The Lanham Act provides that in “exceptional cases” the court “may award reasonable attorney fees to the prevailing party.” 15 U.S.C. § 1117(a).[2] “To determine what fee should be awarded, the court must first determine the ‘lodestar, ' which is the number of hours reasonably expended on the litigation multiplied by a reasonable hourly rate.” United Steelworkers of Am. v. Phelps Dodge Corp., 896 F.2d 403, 406 (9th Cir. 1990); see also Hensley v. Eckerhart, 461 U.S. 424, 433 (1983) (“The most useful starting point for determining the amount of a reasonable fee is the number of hours reasonably expended on the litigation multiplied by a reasonable hourly rate.”). There is a “strong presumption” that the lodestar represents the reasonable fee. City of Burlington v. Dague, 505 U.S. 557, 562 (1992). “Next, in appropriate cases, the district court may adjust the ‘presumptively reasonable' lodestar figure based upon the factors listed in Kerr v. Screen Extras Guild, Inc., 526 F.2d 67, 69-70 (9th Cir. 1975) (Kerr), cert. denied, 425 U.S. 951, 96 S.Ct. 1726, 48 L.Ed.2d 195 (1976), that have not been subsumed in the lodestar calculation.” Intel Corp. v. Terabyte Int'l, Inc., 6 F.3d 614, 622 (9th Cir. 1993).[3] “The lodestar amount presumably reflects the novelty and complexity of the issues, the special skill and experience of counsel, the quality of representation, and the results obtained from the litigation.” Id.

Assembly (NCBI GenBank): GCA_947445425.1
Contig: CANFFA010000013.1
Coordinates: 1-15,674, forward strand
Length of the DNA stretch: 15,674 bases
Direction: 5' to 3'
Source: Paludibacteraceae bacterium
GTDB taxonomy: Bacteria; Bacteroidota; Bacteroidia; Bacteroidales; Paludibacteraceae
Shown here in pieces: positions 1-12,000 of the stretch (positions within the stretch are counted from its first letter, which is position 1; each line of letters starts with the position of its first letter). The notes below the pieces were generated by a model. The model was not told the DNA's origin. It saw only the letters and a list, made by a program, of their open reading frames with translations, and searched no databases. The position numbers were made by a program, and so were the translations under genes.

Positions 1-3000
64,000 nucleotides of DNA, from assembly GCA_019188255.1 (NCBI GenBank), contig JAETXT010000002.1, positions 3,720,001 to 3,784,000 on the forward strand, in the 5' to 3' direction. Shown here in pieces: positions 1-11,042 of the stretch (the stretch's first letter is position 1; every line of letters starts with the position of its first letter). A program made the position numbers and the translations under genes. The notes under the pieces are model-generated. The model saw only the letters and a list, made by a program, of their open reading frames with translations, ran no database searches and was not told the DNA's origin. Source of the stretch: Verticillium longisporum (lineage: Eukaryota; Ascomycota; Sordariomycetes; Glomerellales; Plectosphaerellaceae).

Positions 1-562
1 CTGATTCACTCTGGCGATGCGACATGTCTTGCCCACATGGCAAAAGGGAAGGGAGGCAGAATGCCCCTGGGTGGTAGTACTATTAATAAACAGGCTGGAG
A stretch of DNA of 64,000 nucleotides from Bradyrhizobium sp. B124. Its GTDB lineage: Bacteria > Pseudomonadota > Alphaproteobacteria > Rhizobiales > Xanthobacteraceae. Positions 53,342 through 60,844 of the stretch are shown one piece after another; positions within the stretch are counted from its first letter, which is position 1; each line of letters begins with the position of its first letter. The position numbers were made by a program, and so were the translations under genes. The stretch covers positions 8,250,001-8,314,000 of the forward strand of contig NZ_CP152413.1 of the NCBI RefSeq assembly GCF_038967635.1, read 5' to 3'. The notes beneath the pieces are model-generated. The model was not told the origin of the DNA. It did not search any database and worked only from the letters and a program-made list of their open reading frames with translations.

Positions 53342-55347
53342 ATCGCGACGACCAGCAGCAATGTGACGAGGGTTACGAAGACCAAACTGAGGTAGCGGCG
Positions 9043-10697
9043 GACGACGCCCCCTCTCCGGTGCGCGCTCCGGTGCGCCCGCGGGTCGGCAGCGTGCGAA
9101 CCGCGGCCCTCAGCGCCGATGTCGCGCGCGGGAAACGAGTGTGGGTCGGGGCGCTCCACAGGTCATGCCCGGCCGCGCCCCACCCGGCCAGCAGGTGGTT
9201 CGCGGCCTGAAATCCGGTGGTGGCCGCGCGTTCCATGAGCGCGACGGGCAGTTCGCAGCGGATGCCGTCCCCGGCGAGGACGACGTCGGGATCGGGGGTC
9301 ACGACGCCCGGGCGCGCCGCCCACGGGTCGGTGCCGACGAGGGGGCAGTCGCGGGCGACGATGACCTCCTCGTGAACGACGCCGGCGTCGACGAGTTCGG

ANALYSIS

         LG seek a total of $383, 134.35[4] in attorneys' fees apportioned per Defaulting Defendant. The Court will now consider the reasonableness of the hourly rates and the hours expended.

         I. Reasonableness of Rate

         “To inform and assist the court in the exercise of its discretion, the burden is on the fee applicant to produce satisfactory evidence-in addition to the attorney's own affidavits-that the requested rates are in line with those prevailing in the community for similar services by lawyers of reasonably comparable skill, experience and reputation. Blum v. Stenson, 465 U.S. 886, 895 n.11 (1984). “The relevant community is that in which the district court sits.” Weeks v. Kellogg Co., 2013 WL 6531177, No. CV 0908102(MMM) (RZx), at *32 (C.D. Cal. Nov. 23, 2013) (citing Schwarz v. Sec'y of Health & Human Servs., 73 F.3d 895, 906 (9th Cir. 1995)). “In establishing the reasonable hourly rate, the court may take into account: (1) the novelty and complexity of the issues; (2) the special skill and experience of counsel; (3) the quality of representation; and (4) the results obtained.” Kilopass Tech., Inc. v. Sidense Corp., 82 F.Supp.3d 1154, 1170 (N.D. Cal. 2015).